With PC back again there is widespread hope that the economy can revive. But perhaps much more important is his view that interest rates can now come down. I and several others have been arguing that the monetary conservatism exhibited by the central bank has been one of the reasons for the performance of the economy below its potential in recent times. It is important to understand why the Indian economy grew very rapidly from 2003-04 to 2007-08: One of the important reasons was that money supply growth was at high levels of 17% or so since the RBI quite against what it wanted to do, could not fully sterilize the inflows of capital with domestic credit turning negative. The only recourse to was to raise CRR which the RBI did nearly continually in over 2007-08, and allowed the rupee to appreciate by not accommodating the pressure for flows, so that growth in the economy had already slowed down before the global financial crisis. The mismanagement of the monetary system by the RBI during the financial crisis was remarkable. By not accommodating sufficiently the dollar outflows, and much more seriously by not expanding domestic credit sufficiently after the Lehman Brothers collapse, and allowing therefor reserve money to collapse an unnecessary rupee liquidity crisis was imposed upon the economy. With much delay the RBI expanded domestic credit to expand liquidity, but that came too late –resulting in a collapse of the stock market, and bringing investments down. Many corporates with very high cost money brought in by promoters kept up the pace of investments in areas like power where they were contractually bound to implementation schedules. The new government’s fiscal stimulus was what saved the day so that quarterly growth after it had fallen to less than 4% revived to reach levels upward of 8% over the next two years and quarter. The RBI’s stance of hitting the demand side for a supply inflation on food and fuel, which had begun even as early as 2006-07 has continued.  This is a futile and hurtful stance, since it could not have (and has not) brought inflation down. Stagflation today is almost entirely due to the RBI’s actions. The governance crisis over the last half year has compounded the problem, but even if that improves with PC in the seat now, there is going to be no revival unless rates come down.  What is most hawkish about the central bank is that since early 2010, the yield on one year government bonds have become well above the repo rates – in other words not only are the rates high, but there was an imposed liquidity shortage! It is only now with the reductions in CRR and SLR over the last several months that the liquidity shortage has been overcome.  And all this for nothing.  Models and analyses have repeatedly shown that inflation was due entirely to food and fuels, and there was no expectations effect since the inflation in non-primary mfg which is low has moved with the food inflation and has come down as food inflation fell. So all that the RBI ended up doing is bringing mfg output growth to below 4% and the rate of growth of capital formation to below 3% and the share to less than 30% from the high level it had reached of 36+ %.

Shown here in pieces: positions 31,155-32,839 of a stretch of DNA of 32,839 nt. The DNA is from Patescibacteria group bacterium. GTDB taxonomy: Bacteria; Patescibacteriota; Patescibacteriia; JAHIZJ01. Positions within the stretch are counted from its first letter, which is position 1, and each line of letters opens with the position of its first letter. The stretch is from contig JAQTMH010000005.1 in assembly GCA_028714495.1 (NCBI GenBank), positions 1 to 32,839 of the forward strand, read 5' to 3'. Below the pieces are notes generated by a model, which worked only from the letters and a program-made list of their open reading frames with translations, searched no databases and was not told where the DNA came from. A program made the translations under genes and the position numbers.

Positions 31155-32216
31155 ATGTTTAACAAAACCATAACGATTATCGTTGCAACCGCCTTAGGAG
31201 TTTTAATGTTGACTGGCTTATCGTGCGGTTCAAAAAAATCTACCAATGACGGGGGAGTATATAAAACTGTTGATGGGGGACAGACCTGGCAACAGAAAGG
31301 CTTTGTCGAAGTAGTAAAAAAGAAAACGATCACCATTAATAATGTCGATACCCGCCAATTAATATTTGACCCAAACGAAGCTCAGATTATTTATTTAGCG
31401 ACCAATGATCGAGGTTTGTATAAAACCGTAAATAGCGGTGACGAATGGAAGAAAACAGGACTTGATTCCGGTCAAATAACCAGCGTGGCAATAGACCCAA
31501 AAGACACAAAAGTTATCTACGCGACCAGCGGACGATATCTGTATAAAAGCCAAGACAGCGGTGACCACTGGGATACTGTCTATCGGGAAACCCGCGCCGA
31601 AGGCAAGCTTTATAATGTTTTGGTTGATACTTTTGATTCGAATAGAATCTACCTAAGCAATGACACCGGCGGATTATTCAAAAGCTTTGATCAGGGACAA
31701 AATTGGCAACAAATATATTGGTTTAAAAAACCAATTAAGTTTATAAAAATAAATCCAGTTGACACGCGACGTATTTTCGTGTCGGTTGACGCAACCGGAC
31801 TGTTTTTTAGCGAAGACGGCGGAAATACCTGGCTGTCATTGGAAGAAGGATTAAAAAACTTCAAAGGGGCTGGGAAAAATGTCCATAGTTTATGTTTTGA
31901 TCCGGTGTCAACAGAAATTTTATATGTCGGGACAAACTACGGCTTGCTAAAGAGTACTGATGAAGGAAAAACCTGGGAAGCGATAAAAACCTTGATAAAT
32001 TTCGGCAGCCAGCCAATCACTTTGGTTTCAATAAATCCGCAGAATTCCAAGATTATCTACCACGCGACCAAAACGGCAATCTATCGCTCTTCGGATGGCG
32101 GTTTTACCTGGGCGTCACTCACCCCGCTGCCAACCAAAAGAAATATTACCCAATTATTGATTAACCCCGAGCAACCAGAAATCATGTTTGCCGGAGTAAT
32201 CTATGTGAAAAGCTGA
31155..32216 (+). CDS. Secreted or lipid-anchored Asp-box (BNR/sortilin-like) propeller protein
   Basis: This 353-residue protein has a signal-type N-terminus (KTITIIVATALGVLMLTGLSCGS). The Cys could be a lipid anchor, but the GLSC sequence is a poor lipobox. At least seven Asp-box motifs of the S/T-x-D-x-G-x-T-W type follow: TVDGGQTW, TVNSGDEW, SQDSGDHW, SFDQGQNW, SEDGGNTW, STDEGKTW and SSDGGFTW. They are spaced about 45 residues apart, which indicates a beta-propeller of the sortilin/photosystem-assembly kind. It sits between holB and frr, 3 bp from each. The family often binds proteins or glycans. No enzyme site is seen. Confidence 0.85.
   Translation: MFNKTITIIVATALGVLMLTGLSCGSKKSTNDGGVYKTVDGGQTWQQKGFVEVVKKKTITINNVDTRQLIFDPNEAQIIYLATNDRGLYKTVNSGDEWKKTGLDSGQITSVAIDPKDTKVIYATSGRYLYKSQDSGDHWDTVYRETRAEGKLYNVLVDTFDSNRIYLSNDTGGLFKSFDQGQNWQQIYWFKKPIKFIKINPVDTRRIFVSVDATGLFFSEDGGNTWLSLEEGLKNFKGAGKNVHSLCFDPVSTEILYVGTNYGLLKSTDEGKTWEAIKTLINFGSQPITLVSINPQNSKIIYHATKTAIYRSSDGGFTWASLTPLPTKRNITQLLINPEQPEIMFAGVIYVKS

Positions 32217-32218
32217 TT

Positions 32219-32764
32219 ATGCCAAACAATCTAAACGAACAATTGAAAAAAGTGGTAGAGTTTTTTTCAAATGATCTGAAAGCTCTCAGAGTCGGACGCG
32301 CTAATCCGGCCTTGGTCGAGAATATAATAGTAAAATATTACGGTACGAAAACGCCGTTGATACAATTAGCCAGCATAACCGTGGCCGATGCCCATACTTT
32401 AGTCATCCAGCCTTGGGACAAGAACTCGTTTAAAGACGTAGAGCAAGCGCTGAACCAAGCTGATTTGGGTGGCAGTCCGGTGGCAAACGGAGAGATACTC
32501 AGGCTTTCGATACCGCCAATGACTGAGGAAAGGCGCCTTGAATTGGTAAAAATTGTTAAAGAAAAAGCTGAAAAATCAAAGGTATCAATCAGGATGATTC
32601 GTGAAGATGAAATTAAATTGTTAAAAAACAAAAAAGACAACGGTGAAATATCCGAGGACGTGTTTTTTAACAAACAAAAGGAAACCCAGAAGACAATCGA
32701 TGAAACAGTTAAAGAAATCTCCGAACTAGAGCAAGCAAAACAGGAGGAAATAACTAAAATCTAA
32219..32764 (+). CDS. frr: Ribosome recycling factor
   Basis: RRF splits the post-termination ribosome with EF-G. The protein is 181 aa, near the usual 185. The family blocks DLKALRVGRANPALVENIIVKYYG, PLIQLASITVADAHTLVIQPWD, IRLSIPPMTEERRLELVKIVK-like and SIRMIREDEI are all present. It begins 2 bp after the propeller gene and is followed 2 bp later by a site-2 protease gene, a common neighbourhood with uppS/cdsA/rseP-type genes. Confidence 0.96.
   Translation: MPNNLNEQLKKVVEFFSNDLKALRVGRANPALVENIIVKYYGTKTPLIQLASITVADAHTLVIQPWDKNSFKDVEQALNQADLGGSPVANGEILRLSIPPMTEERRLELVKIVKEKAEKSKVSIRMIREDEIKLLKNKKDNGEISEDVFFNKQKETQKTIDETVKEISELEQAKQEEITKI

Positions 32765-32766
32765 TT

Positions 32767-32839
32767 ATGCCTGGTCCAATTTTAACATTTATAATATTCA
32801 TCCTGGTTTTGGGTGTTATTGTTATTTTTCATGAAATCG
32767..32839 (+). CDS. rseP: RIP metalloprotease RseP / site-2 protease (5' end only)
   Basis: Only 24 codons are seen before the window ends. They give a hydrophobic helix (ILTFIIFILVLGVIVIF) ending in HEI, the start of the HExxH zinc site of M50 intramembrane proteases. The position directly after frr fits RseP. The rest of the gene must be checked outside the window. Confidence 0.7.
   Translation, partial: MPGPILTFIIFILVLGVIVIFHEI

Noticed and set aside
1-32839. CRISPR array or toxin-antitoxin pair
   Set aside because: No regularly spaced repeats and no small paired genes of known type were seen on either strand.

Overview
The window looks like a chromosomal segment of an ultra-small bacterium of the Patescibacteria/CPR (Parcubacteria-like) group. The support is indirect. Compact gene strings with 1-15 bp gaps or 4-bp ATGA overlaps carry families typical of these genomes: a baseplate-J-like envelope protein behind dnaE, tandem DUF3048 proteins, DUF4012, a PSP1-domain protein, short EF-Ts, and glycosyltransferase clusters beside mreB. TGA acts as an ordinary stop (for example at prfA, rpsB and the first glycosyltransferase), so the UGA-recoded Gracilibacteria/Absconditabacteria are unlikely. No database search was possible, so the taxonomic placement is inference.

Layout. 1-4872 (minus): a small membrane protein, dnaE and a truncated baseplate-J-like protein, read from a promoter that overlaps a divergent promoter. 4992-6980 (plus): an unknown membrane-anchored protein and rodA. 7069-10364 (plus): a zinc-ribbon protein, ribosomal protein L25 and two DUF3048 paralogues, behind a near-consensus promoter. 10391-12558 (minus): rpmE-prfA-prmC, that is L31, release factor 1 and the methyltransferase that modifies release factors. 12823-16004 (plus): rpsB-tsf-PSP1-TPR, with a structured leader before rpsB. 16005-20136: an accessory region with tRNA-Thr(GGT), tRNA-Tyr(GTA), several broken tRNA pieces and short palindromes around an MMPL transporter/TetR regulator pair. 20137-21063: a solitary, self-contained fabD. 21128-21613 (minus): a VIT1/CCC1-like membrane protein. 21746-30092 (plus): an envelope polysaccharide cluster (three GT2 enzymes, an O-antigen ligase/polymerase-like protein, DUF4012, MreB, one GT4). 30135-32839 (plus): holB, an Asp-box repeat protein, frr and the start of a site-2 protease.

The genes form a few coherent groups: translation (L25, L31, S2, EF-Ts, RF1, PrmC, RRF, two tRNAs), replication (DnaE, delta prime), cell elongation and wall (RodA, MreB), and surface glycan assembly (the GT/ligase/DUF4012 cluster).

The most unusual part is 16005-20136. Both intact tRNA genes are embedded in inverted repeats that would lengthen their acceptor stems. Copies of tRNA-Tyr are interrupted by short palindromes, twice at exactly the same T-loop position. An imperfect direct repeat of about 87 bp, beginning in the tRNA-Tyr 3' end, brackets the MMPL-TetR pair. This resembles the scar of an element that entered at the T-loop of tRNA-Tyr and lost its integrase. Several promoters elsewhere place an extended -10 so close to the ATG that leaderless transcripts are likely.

Its robot like stance that inflation today must be acted upon by way of monetary tightening is based on a lack of understanding of the working of emerging economies like India and China. Rise in inflation in the standard model happens when the demand determined level of output exceeds the capacity to produce. The, (called full employment level of output in the standard model) has to be more correctly understood as the capital stock alone in emerging economies, since there is no shortage of labour due interalia to rising productivity and the existence of disguised unemployment.  This is unlike what is true of the developed economies where the capacity to produce is jointly constrained by capital stock and labour(employment)  as well.  Indeed,  brakes on demand by reducing the investment rate is inflationary in the medium term. The RBI has always underestimated growth  in periods of high growth and over estimated the same in periods of declining growth. So much for its multi-indicator approach which has only served to obfuscate.